I felt of all the strongly fancied horses, Cliffs Of Moher received the best ride. They went very hard up front but Ryan Moore had his mount racing at what he thought was the right gallop. That meant he conceded plenty of ground but he nevertheless brought the colt with what looked to be a perfectly-timed challenge.
The great advantage Padraig Beggy had on Wings Of Eagles is nobody expected him to win, which therefore meant he was under no pressure.
That was exactly how I felt when I won the Oaks on Talent. I'm sure that helped me and I'm sure it helped Padraig. It really can make a massive difference. I told Ralph Beckett I would jump off and make the running on Talent but when it was obvious she couldn't match the gallop I decided to drop her out and let her do things in her own time. They ended up going too quickly and we came through to win.
Wings Of Eagles was in the perfect place throughout the race. Having run nicely at Chester, which with hindsight was way too sharp for him, he found himself in a Derby in which they went like hell - and that proved to be right up his street.
This was another great Derby for Ballydoyle. All the stable's contenders will have been trained as though they were a red-hot favourite, with each having a lead horse of his own. Come the big day they all compete off a level playing field. Each jockey is given specific instruction to suit the horse he is riding. I know that because I have been involved in one of those pre-race huddles when part of an Aidan O'Brien team.
On this occasion Douglas Macarthur and The Anvil raced from the front but I've seen plenty of Aidan's ridden like that and not get caught. I don't know if either horse was specifically run as a pacemaker but if you're a jockey riding against Ballydoyle horses you simply cannot let their pacemakers go clear because even they are sons of Galileo.
With Ballydoyle, the ones who race from the front and the ones who come from behind are all very good indeed.
Peslier plight was frightening to watch
You won't see many more dramatic pieces of racing television than Olivier Peslier bailing out from the runaway Daddys Lil Darling before the Oaks.
A jockey in that sort of situation can be sure the outcome is not going to be pretty.
When a jockey knows he is going to fall he normally gets hurt. That's because instinct has time to take over and you try to save yourself. When you can see a fall coming you tend to put your hand out to save yourself, which in itself leads to broken collarbones. That's why jump jockeys suffer that sort of injury so regularly. With most Flat falls the first thing that hits the ground is your head.
I remember seeing a guy being run away with at Folkestone. His horse galloped past the stalls and then carried on another 100 yards towards the end rail. The jockeys who were watching felt sure he would jump off, but he decided to stay on board. When the horse got to the point where he could go no further he did a huge skid and crashed into the fence. Miraculously, both horse and rider were fine.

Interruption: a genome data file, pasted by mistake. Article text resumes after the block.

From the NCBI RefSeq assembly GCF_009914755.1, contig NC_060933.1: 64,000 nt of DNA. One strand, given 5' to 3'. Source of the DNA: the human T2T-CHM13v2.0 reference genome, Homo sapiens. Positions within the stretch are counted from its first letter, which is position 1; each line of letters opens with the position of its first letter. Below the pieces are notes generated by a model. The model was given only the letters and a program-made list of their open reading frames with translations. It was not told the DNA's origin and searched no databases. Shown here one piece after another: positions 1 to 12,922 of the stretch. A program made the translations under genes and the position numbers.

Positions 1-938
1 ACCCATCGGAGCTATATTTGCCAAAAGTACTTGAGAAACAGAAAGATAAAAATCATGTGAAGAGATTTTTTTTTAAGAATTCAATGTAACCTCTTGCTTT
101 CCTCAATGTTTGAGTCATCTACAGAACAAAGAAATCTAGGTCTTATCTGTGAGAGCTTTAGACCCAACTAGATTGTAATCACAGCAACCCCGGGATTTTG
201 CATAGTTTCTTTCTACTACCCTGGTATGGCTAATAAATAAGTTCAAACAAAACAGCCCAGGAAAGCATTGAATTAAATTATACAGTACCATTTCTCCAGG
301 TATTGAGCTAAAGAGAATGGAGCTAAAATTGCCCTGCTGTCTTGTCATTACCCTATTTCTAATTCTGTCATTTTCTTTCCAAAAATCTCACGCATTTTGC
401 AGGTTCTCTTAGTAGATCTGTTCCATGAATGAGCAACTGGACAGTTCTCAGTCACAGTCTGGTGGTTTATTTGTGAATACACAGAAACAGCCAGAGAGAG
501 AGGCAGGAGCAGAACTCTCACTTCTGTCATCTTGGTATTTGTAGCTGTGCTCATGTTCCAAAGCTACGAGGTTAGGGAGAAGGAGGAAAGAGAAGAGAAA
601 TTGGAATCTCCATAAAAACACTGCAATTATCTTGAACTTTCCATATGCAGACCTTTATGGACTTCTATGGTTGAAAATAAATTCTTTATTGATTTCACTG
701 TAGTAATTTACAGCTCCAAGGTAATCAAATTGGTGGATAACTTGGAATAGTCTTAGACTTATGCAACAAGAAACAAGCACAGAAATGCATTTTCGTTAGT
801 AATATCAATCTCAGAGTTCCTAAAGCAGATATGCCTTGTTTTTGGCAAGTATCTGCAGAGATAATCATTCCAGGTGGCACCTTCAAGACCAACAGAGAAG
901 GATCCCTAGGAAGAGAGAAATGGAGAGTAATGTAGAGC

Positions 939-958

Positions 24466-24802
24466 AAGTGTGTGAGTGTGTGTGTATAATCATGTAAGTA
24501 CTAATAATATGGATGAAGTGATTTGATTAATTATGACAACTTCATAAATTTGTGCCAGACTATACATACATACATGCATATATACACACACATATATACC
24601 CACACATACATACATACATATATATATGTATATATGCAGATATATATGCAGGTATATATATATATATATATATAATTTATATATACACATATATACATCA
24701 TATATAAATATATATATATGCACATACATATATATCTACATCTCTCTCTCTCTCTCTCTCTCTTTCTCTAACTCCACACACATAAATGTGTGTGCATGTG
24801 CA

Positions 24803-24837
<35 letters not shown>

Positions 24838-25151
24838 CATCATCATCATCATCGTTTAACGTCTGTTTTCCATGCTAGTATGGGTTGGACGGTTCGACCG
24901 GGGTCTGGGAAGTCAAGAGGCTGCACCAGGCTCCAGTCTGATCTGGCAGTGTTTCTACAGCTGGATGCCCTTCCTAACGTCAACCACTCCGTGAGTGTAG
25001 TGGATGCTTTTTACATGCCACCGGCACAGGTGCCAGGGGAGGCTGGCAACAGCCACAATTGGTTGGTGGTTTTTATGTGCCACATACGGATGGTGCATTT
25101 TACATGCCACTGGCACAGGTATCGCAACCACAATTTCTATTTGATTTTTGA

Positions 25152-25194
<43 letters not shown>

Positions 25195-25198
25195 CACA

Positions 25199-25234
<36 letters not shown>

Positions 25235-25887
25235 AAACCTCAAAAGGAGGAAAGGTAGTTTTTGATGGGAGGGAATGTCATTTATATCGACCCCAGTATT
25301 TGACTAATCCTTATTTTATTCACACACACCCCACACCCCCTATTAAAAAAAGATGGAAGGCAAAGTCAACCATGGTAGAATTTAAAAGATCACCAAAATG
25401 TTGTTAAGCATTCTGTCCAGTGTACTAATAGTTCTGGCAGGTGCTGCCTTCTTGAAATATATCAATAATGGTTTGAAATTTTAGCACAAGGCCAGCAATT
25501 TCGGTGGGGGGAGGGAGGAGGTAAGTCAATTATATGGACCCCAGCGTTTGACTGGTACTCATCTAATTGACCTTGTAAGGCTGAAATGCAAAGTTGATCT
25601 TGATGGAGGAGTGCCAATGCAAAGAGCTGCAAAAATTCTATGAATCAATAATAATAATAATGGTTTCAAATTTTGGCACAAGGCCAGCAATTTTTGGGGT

The problem with a tearaway horse is he will be pulling hard, which means his head will be raised, which in turn means he won't be able to see where he is going. To rectify that the jockey has to stop pulling back on the reins, but the obvious consequence of that is it allows the horse to go faster.
It's a bit like going at 100 miles per hour on the motorway and letting go of the steering wheel.
Unfortunately, you either do that or you jump off. It's an absolutely horrible feeling.
Epsom ground great but owners deserved better
First, some praise.
I thought ITV did a magnificent job at Epsom. I watched a fair bit of the Derby day coverage before heading to Lingfield's evening meeting. What I saw was brilliant. Also brilliant was the state of the racecourse. Epsom and Sandown have a superb clerk in Andrew Cooper, who once again produced the track in super condition.
Now a moan.
We had a runner on Friday at Epsom, where the owners' and trainers' area we were directed to was a temporary marquee just beyond the winning post. It had a sloping floor and high stools that proved extremely difficult to tackle. I found it easier getting on Tiggy Wiggy. I actually saw two people fall off the stools. Neither person looked to be under the influence.
On such an important day I couldn't believe there was no designated area for all owners in the main Queen's Stand.
It's often said, but it's true, that when owners come back from having a runner at Chester they tell trainers they would love to go back in the future. I'm not sure owners who experienced the sloping floor, or fell off one of the stools, will have said the same about Epsom.